About my blog

In the past year, I have lost over 55 lbs while working full time and being a full time mom to Maddie, 5 and Carter, 2. I want to encourage other moms who are pulled in a million different directions every day - if I can do it, you can too. I promise it IS possible.

On this blog, you will find information about how I lost the weight (this is an ongoing endeavor!), recipes enjoyed by me and my family, couponing and saving money, thoughts on parenting, yoga, people in general, or whatever else I feel like blogging about that day.

Thursday, October 18, 2012


Here are just some of the things I feel I am supposed to do in my daily life:

As a Parent:

Be an a fun parent who is strict enough but not too strict.
Read parenting books so I know what the hell to do when my kids are misbehaving or doing something weird. Then feel guilty because I do a lot of the things the parenting books say not to do.
Come up with cute crafts and projects for my kids and I to do together.
Come up with interesting educational stuff for my kids and I to do together.
Write down all the cute stuff my kids say so I don't forget these precious days when they are saying cute stuff.
Take pictures and videos of my kids so I can go back and remember how cute and lovable they were when they are teenagers and not so cute and lovable.
The previous 2 include keeping up with their baby books.

At Home:

Balance our household budget (never really knowing what our income will be from month to month), pay all the bills, and keep us out of debt.
The above also requires me to keep up with all the piles of mail.
Plan healthy meals everyone will eat.
Shop at the grocery store for ingredients for the healthy meals, buying only the stuff on sale and with coupons to stay in budget.
Cook the healthy meals everyone probably won't eat.
Keep my house clean. Except for (usually) dishes and laundry. On the weekend, try to figure out where all the crap that piles up all week should go. Stay organized.
Maintain the yard - landscaping, green grass, rake leaves, decorate for holidays, etc. Except mowing.
Be crafty. Knit or scrapbook or sew or something.


Eat healthy and exercise. At least 5 times a week.
Take all the various vitamins I should be taking.
Take care of my body when everything hurts, which is often. Especially when it rains.
Plan date nights with my husband.
Do romantic things for my husband.
Be romantic with my husband.

At Work:

Work full time. Though I am lucky and really like my job, so most of the time I look forward to it. But I still have to be there 40 hours a week, including some nights and Saturdays.
Figure out how to balance my schedule with my husband's schedule, which changes every single week. And make sure someone is around to watch the kids or we can take them somewhere to be watched.
At work - be productive, be a leader, particpate in committees and groups, come up with innovative ideas and interesting programs, deal with pissed off people, try to keep everyone motivated, try to stay motivated myself, do all my work and help with the everyday stuff that has to get done, answer emails in a timely manner, make and keep professional connections, participate in outreach opportunities, etc.


Watch the news or read a newspaper so I can act like I know what's going on when someone asks me about the election/economic crisis/weather/crisis in whatever country.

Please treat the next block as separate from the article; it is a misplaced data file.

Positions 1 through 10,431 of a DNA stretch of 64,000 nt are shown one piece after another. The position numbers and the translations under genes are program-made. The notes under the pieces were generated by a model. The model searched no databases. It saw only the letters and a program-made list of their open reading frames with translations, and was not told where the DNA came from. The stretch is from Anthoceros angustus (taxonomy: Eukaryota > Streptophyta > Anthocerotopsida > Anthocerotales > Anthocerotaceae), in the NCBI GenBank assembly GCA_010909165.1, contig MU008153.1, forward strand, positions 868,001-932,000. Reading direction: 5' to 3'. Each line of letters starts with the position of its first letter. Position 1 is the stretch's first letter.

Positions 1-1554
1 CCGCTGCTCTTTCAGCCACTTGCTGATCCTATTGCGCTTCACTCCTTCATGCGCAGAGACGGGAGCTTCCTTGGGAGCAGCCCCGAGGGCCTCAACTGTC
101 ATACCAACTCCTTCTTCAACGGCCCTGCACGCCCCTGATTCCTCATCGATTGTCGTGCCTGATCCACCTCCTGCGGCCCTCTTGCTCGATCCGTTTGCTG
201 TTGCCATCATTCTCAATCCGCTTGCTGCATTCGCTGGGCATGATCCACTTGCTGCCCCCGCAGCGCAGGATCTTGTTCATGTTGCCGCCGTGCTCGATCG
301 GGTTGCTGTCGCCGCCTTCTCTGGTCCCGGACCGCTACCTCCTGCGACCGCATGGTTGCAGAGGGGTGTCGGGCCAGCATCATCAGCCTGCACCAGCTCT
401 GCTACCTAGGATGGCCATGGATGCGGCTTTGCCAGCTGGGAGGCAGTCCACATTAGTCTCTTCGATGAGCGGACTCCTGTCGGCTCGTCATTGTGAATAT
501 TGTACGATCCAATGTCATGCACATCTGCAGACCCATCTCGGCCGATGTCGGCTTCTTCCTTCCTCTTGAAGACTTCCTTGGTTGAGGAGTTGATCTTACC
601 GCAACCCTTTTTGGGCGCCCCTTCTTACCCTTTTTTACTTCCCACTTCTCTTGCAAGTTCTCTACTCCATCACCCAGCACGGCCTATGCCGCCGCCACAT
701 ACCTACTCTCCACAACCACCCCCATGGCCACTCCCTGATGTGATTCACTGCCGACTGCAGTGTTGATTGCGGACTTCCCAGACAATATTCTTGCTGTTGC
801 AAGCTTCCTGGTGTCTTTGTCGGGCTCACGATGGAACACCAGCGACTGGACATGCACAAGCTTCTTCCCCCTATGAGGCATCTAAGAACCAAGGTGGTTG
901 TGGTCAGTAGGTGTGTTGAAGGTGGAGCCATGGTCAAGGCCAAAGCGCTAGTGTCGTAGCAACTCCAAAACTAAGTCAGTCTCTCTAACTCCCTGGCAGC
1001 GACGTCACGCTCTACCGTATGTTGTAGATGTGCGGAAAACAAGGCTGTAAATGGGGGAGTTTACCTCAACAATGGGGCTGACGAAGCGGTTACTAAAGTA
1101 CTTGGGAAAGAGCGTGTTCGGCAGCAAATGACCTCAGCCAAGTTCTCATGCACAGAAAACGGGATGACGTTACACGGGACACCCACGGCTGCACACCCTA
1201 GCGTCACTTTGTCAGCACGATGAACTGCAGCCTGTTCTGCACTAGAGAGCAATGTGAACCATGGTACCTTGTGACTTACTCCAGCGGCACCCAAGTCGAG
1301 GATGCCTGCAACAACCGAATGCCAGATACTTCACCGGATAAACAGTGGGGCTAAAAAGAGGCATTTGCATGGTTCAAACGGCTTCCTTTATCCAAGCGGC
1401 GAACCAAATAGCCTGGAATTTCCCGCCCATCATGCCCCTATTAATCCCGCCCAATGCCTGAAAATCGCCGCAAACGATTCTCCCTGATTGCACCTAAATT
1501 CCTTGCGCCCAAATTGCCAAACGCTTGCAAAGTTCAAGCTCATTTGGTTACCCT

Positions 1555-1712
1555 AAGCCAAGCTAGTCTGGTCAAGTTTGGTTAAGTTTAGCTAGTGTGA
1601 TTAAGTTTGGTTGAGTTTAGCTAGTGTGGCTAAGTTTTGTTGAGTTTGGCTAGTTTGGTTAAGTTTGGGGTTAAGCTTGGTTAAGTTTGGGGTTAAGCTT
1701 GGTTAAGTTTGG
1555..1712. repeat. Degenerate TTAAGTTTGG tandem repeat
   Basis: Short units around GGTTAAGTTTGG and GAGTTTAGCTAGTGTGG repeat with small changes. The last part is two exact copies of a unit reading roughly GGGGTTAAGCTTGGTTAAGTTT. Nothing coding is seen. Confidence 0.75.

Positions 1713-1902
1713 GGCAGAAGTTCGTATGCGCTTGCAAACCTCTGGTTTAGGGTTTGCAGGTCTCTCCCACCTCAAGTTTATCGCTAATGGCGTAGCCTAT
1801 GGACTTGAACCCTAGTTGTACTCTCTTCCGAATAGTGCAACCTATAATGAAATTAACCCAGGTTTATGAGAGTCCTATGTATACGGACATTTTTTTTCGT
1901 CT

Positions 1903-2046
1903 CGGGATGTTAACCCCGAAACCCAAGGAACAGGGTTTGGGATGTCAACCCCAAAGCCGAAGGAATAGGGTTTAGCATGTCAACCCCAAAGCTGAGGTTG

Do fun and active stuff on the weekends - festivals, parks, birthday parties, the zoo, the lake, etc. yes, a lot of the time these are things I don't want to do. I just want to stay home. Because my house needs to be cleaned.
Participate in whatever family stuff is going on - and people, I have a lot of families. Who don't usually like to do things together. Like birthday parties or holidays. So I get to run around to everyone's houses.
Stay in touch with my friends and know what's going on in their lives so I can be a good friend to them. My friends are the ones who don't put pressure on me to do stuff, and where does that get them? On the bottom of the list. I'll fit you in when I can cause I know you won't guilt trip me if I don't.
Remember everyone's birthdays for my entire family and most of Scott's; send them cards and/or gifts.
Send thank you cards.
Volunteer to help those who have less than me.

Yes, I'm whining. I'm feeling sorry for myself. I'm not looking for people to feel sorry for me, though. I am just figuring this out for myself. Because I CAN'T DO IT. It is completely impossible for me to accomplish all these things. And yet I keep running in circles trying to make everyone happy, trying to be the person I need to be for whoever needs me at that moment - a good wife, a good mother, a good daughter, a good co-worker, a good person. I'm not sure if I'm doing this to myself or if society is doing this to me or if it's both. But guess what? I fail at being superwoman.

Here's what I want to do:

Have a dance party with only me and the kids.
Watch a football game with my friends.
Have a glass of wine every night.
Eat something unhealthy.
Watch a movie.
Be left alone.

And here's the conclusion I have come to in light of recent events: I'm going to start doing more of what I want to do. And if anyone thinks that makes me a bad parent, or a bad wife, or a bad daughter, or a bad person - I really don't care. Becaue I am killing myself trying to do everything and be everything. So next time I might tell you no, instead of saying yes and then resenting having to go or dragging my kids somewhere when they are tired and hungry or forgetting to show up at all. Then I am going to stay home, drink a glass of wine, and read.

Thursday, September 20, 2012

The yoga itch: my new addiction